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For more more on TPP and San Diego, see WTCSD's economic impact report.
A 295,000 square foot addition to your home may not be on most people’s minds, but for a company with Illumina’s ambition, its par for the course. And today was yet another one of those days at one of San Diego’s largest life sciences companies. It also marked the culmination of a dynamic collaborative partnership to get things done.
Cutting the ribbon on the new addition to its corporate headquarters, Illumina President and CEO Francis deSouza, Executive Chairman Jay Flatley and other Illumina executives shared the stage with San Diego Mayor Faulconer to announce the opening of what is now among San Diego’s top five largest manufacturing centers. And yes, manufacturing in San Diego does include this genomics giant.
The state of the art facility will house 850 new R&D, oncology, reproductive and genetic health and manufacturing jobs. It will continue to fuel Illumina’s majority share of the world’s genetic sequencing market, producing both the sequencing machines and analytics its customers need to support innovative global healthcare applications.
EDC is proud to have been able to contribute toward making the new building a reality. Countless phone calls, meetings and exchanges alongside our partners at Alexandria Real Estate, Biocom, Cushman & Wakefield and the city of San Diego brokered the arrangement. After four years of collaborative work, led by California Assemblymember Todd Gloria and San Diego Mayor Faulconer, the art of the possible (that new home addition) is today a shiny, ambitious new reality for San Diego.
Next up for the company and San Diego – Another 316,000 square foot addition due to open this July.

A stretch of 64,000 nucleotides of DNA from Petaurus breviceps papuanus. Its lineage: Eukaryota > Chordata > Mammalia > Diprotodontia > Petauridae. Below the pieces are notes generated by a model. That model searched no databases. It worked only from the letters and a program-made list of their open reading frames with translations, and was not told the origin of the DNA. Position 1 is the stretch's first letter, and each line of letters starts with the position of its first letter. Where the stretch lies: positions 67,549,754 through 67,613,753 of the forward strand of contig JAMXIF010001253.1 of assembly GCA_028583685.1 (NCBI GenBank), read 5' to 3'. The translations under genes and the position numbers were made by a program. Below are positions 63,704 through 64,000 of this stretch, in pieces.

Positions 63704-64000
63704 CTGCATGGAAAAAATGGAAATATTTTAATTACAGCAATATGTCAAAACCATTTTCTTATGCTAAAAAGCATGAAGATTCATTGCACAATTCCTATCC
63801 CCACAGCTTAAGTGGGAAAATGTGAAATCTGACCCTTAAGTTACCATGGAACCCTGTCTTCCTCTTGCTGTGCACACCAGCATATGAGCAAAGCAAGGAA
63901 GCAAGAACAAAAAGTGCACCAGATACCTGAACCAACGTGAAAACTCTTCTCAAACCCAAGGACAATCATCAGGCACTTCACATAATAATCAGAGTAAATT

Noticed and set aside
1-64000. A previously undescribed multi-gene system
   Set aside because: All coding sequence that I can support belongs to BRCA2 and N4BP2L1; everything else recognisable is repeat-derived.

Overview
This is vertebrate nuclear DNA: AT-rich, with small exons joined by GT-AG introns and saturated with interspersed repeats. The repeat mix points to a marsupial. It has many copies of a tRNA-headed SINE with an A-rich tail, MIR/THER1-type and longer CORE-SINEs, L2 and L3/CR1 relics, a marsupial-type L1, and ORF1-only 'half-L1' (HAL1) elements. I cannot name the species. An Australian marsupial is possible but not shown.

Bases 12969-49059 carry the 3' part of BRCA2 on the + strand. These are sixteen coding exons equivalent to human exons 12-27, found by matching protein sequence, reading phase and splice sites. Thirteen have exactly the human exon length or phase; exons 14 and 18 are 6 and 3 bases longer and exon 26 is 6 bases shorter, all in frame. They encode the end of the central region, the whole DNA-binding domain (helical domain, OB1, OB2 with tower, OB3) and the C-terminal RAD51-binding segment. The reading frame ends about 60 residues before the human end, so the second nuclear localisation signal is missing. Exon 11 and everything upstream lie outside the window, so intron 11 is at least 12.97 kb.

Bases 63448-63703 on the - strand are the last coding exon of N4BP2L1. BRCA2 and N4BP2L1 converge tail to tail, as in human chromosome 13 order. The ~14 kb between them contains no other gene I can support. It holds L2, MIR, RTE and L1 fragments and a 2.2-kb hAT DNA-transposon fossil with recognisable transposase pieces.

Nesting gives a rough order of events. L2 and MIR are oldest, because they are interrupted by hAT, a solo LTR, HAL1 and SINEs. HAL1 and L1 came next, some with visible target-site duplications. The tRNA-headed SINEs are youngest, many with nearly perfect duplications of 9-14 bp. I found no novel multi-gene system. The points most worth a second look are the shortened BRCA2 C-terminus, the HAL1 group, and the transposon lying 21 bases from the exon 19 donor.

From 2025 to 2050, the 65-and-older population is projected to almost double to 1.6 billion globally, whereas the total population will grow by just 34 percent over the same period. With this, it has become increasingly important to support our aging population, with health and wellness among top priority.
San Diego medical technology company and 2016 MetroConnect participant AVACEN Medical has developed technology to help ease some of the common ailments afflicting seniors. The AVACEN 100 is an FDA cleared, over-the-counter medical device that provides non-invasive, temporary arthritis and muscle pain relief, and muscle relaxation. Using microcirculation enhancement on the palms, the locally-made device helps warm and thin the blood, thereby dissipating heat throughout deep tissues and relieving joint pain associated by arthritis, muscle spasms, sprains and more.
Taking this San Diego-made technology global, the AVACEN 100 has just received the CE (Conformité Européenne) Mark approval to treat widespread pain associated with fibromyalgia. The CE Mark allows AVACEN to market its AVACEN 100 to the European Union's 28 member countries where many prescription drugs, available in the U.S., have been rejected by regulatory officials for treating fibromyalgia pain.
Founded by Tom Muehlbauer in 2009, AVACEN’s revolutionary technology was originally developed to help alleviate his sister-in-law’s chronic pain. The company currently sells in two countries, with plans to expand into 10 more over the next year (thanks in part to the CE Mark). Sales have climbed to more than $1.5 million, with more than 20 percent of the sales coming from international markets.
This week we sat down with Kevin Solorio, campus director of Dev Bootcamp (DBC), a local coding and web development program. DBC is helping to create a talent pipeline for San Diego and has graduated more than 2,700 students. The program has been igniting careers in technology since its launch in 2012.
Please tell us what your company/organization does.
Dev Bootcamp’s mission is to transform lives by teaching people of all backgrounds the technical, cognitive and interpersonal skills used in software development. We created the original short-term, immersive software developer bootcamp with an instructional model that creates technical aptitude along with the interpersonal skills.